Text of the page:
Maybe transitioning back to that point will let them show off just what they're capable of after leaving it alone for 15 years. I will say I love Super Mario 64 (replayed it recently last year) and I beat Super Mario Sunshine maybe 4 times. But the primary issue I had with both 64 and Sunshine is the collectathon nature of the games. With Super Mario 64 I did reach 120 stars, but not on my recent replay, I couldn't be bothered. And with Sunshine having to find 240 blue coins to be able to reach 120 shine sprites was a ridiculous chore. Reading that you have to collect coins to spend as currency in Odyssey just feels backwards. Hopefully it's not mandatory and players like me looking for pure platforming can have it.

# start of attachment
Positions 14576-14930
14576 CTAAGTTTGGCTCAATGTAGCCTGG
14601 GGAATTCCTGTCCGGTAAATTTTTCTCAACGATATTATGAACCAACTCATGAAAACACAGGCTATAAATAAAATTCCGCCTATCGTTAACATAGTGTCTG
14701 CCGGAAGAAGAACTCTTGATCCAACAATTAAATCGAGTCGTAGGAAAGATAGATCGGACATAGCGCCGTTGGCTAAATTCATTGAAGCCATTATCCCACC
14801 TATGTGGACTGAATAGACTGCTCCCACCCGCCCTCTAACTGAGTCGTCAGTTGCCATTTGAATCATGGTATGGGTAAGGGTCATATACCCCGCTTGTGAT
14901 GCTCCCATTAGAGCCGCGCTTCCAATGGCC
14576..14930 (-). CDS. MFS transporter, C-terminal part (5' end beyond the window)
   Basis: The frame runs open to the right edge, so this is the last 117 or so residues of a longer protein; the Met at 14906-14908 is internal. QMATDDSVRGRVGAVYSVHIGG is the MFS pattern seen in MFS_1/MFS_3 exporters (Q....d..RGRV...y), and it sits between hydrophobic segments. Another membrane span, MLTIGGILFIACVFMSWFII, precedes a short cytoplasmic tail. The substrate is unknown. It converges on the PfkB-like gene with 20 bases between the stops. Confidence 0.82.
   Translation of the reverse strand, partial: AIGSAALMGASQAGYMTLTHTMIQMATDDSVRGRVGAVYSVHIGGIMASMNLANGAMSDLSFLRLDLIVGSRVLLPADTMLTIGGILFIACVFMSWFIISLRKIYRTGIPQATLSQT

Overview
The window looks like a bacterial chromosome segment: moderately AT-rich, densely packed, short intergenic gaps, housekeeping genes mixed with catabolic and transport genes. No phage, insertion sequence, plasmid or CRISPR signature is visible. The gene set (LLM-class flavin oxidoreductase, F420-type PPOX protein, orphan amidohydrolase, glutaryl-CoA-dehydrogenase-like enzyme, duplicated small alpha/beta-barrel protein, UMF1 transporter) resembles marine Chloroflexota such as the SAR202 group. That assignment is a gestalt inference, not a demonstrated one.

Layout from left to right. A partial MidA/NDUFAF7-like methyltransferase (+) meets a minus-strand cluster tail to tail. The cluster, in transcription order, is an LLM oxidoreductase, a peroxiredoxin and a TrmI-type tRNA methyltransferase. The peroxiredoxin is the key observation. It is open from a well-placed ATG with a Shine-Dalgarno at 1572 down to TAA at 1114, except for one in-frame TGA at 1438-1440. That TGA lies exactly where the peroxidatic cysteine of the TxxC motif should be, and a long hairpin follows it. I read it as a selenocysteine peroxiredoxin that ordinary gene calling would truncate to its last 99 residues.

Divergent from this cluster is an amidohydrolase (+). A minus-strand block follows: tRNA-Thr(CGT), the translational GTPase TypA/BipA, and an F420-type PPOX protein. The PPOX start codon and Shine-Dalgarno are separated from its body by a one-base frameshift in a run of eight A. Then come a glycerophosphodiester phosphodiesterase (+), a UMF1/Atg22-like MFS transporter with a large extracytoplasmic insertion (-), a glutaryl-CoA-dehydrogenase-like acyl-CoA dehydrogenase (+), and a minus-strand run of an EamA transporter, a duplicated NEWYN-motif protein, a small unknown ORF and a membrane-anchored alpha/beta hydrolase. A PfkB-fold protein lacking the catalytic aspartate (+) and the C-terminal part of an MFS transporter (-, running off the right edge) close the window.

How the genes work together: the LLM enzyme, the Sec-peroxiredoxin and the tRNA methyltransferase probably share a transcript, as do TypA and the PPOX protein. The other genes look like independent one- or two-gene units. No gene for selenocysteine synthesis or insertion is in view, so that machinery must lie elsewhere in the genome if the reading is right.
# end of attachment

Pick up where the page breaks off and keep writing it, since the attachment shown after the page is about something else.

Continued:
I will follow up by saying, while the Galaxy games also featured coin collection, it was only annoying in the first. It was so scaled back and even compelling at times in Galaxy 2 that it never felt like a bother, and those coins were often tied to individual power stars. But I do get annoyed.

    I'll add one more thing, even though this is getting lengthy, I also get a Banjo 1 and 2 vibe from this game. Collecting moons apparently doesn't boot you from the world to then return and attempt another challenge. That was very Banjo-Kazooie/Tooie with larger levels you still stayed in to solve with more collectibles and mini-challenges as well as returning later once you had more abilities, etc.